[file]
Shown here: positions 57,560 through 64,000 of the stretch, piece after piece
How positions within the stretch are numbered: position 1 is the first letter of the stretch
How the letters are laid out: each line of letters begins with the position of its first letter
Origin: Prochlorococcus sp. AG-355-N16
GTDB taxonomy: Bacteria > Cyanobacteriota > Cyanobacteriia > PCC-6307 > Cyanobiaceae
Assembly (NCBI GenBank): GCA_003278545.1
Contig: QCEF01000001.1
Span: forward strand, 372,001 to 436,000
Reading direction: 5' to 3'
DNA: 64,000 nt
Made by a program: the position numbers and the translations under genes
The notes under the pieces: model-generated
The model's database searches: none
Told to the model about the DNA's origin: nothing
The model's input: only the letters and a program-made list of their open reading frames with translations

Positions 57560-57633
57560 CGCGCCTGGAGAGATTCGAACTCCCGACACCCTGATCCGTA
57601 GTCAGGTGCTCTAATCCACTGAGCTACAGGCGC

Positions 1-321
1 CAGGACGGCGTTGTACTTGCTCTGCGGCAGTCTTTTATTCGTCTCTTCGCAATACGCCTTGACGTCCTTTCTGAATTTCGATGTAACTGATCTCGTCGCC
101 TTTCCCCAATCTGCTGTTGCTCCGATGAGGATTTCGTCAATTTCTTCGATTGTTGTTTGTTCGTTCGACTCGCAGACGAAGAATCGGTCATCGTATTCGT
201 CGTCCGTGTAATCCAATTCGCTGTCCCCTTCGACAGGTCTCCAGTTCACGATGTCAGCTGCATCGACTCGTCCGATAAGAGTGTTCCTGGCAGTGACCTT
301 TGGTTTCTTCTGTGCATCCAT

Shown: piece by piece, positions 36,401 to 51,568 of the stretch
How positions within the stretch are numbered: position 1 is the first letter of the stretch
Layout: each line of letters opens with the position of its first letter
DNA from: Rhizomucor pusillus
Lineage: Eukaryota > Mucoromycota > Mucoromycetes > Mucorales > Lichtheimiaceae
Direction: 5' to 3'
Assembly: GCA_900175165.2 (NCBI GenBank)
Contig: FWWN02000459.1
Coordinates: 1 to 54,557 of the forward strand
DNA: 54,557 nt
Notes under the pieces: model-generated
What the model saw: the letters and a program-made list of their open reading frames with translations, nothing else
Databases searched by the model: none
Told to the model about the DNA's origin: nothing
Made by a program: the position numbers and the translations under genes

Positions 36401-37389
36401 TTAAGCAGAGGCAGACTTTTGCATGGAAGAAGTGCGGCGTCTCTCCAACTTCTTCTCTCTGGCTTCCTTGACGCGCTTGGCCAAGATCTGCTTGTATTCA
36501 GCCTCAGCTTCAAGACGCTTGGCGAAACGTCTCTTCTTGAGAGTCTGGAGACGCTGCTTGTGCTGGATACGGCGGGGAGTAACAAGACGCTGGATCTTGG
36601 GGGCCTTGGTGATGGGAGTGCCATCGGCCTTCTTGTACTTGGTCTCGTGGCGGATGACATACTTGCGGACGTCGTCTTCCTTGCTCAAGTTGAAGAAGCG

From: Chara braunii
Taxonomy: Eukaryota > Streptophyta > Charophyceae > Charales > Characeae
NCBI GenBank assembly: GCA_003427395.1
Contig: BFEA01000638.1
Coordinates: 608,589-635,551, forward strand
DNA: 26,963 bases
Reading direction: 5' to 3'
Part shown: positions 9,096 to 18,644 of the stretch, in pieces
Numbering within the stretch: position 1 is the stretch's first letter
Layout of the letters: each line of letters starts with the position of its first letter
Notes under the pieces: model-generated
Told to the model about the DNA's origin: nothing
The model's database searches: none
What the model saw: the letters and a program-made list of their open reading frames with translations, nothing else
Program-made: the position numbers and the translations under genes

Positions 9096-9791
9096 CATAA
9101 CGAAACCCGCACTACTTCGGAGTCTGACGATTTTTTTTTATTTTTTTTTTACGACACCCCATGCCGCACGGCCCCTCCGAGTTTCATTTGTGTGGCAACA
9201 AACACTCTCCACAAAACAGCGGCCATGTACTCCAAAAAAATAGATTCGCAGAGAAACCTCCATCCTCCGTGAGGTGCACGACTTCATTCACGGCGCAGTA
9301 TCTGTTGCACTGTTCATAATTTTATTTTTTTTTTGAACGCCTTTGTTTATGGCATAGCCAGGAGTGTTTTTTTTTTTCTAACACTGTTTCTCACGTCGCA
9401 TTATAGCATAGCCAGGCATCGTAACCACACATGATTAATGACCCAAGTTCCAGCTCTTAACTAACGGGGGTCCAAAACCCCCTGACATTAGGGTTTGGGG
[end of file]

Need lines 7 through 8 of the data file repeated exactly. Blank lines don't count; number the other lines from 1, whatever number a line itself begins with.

Contig: QCEF01000001.1
Span: forward strand, 372,001 to 436,000